Mfume expected to win Black Caucus leadership

December 09, 1992|By Tom Bowman | Tom Bowman,Washington Bureau

WASHINGTON -- Rep. Kweisi Mfume of Baltimore is set tonight to become the leader of the increasingly powerful Congressional Black Caucus, a position that will give him and the Maryland delegation heightened visibility in the next


Several caucus members said they expect Mr. Mfume to capture the chairmanship in his contest with Rep. Craig Washington, a Houston Democrat who is making a strong push among the large crop of freshman lawmakers. The secret ballot set for tonight marks the first contested race for the leadership of the caucus, which usually elevates its vice chairman.

Mr. Mfume, the current vice chairman, described the election as "a very close race." But one source said the lawmaker from the 7th District in Baltimore already has the support of a majority of the caucus, which will expand to 40 members next year and will include the country's first black female senator, Carol M. Braun of Illinois. The last time a Democrat took office as president, in 1977, the caucus had 17 members.

Several caucus members said in interviews that they expect the caucus and Mr. Mfume to play a large role in the 103rd Congress, in which almost one out of every six Democrats in the House will be black. Caucus members will use their numbers to (( press the congressional leadership and President Clinton to pay greater attention to the nation's cities.

"Thirty-nine [caucus members] in the House is a big count," said Rep. Charles B. Rangel, a New York Democrat who represents Harlem. "Thirty-nine votes is a lot of votes to ignore and take for granted."

He and others said the caucus could join with the increased number of women and Hispanics to form a strong voting bloc for a liberal agenda on social issues, including abortion rights, family leave and increased spending on education.

Mr. Mfume's leadership of the caucus will give the Maryland delegation another position of power in the next Congress.

Rep. Steny H. Hoyer, a Democrat from the 5th District in Prince George's County, was unanimously re-elected chairman of the House Democratic Caucus, which helps shape legislative policy for the Democratic House. He also is set to become a subcommittee chairman of the House Appropriations Committee, giving him a great deal of influence on how money is doled out.

On the other side of the Capitol, Sen. Barbara A. Mikulski is expected to become the first Democratic woman in the Senate leadership. There is speculation that she will named assistant floor leader, helping to pull together the votes to pass Democratic legislation. The Maryland senator already is a subcommittee chairwoman on the important Senate Appropriations Committee.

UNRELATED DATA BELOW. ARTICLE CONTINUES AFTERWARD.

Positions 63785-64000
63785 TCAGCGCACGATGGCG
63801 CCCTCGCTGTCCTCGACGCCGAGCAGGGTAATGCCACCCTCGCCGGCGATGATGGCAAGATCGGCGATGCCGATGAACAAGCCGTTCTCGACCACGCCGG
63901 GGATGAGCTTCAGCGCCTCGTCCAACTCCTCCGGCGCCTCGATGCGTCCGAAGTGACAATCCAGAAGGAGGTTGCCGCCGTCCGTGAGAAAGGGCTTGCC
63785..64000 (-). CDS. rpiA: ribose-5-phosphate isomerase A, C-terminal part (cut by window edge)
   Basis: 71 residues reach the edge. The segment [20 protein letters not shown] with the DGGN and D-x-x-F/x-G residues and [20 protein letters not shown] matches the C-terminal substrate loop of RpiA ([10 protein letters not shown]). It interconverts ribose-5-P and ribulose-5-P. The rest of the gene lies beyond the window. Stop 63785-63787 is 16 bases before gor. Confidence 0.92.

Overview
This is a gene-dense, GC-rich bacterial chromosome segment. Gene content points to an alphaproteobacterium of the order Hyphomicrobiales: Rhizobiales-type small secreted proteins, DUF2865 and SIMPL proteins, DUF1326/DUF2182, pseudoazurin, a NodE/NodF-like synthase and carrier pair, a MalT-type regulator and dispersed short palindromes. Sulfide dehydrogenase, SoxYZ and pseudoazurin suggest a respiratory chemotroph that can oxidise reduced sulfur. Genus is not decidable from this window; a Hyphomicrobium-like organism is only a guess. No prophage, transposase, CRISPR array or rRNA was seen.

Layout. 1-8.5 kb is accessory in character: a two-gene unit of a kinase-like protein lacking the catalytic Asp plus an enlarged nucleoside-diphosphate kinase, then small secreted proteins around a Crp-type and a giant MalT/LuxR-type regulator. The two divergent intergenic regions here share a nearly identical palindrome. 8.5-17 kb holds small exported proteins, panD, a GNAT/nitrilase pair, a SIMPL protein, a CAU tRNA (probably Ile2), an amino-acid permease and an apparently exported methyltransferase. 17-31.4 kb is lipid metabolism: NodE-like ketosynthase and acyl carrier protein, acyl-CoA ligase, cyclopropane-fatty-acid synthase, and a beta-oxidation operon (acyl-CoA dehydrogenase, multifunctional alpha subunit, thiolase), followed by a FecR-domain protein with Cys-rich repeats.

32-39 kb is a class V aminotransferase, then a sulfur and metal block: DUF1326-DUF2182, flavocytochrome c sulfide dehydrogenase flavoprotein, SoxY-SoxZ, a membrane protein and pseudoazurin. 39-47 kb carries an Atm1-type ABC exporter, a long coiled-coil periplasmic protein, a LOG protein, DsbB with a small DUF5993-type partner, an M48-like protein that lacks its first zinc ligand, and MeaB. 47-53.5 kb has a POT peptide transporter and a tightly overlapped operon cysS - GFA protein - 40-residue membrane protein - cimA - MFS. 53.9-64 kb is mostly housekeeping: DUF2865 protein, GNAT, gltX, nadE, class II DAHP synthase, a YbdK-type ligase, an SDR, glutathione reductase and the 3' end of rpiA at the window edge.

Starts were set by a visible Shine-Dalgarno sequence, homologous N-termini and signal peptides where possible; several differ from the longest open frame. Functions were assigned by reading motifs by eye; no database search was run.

Because of their leadership positions, the Maryland lawmakers will play a significant role in shaping legislation during the Clinton administration. That is particularly true of Mr. Mfume, 44, who first gained fame in Baltimore as a mellifluous radio talk show host and later became a defiant, anti-establishment member of the City Council.

By the time he was elected to Congress in 1986, Mr. Mfume had dropped his confrontational style in favor of a more consensus-building approach. Mr. Mfume agreed that he and the Black Caucus would have more "leverage" in the next Congress. Besides pushing for more spending on the cities, the caucus' legislative wish list includes civil rights enforcement, minority business development and additional federal contracts for minority businesses.

However, Mr. Clinton will be under pressure from his more conservative supporters, particularly middle-class whites, to restrain spending on social programs during a time of soaring federal deficits.

Mr. Mfume stressed that the caucus plans to work closely with the Clinton administration, but the group will not be silent in pressing its own agenda. "It expects to be a gentle prod to the administration," said Mr. Mfume, who was easily elected to his fourth term last month.

"Not since the Carter administration have we had an urban program. There's got to be an agenda for urban America," said Democratic Rep. John Lewis, who represents an Atlanta district. There is a need for greater spending, he said, adding, "If we don't do something about it, we'll pay a greater price."

The race for the leadership of the caucus is more a question of style than of substance, since Mr. Washington and Mr. Mfume both come from urban constituencies and represent the most liberal wing of their party, members and staffers said.

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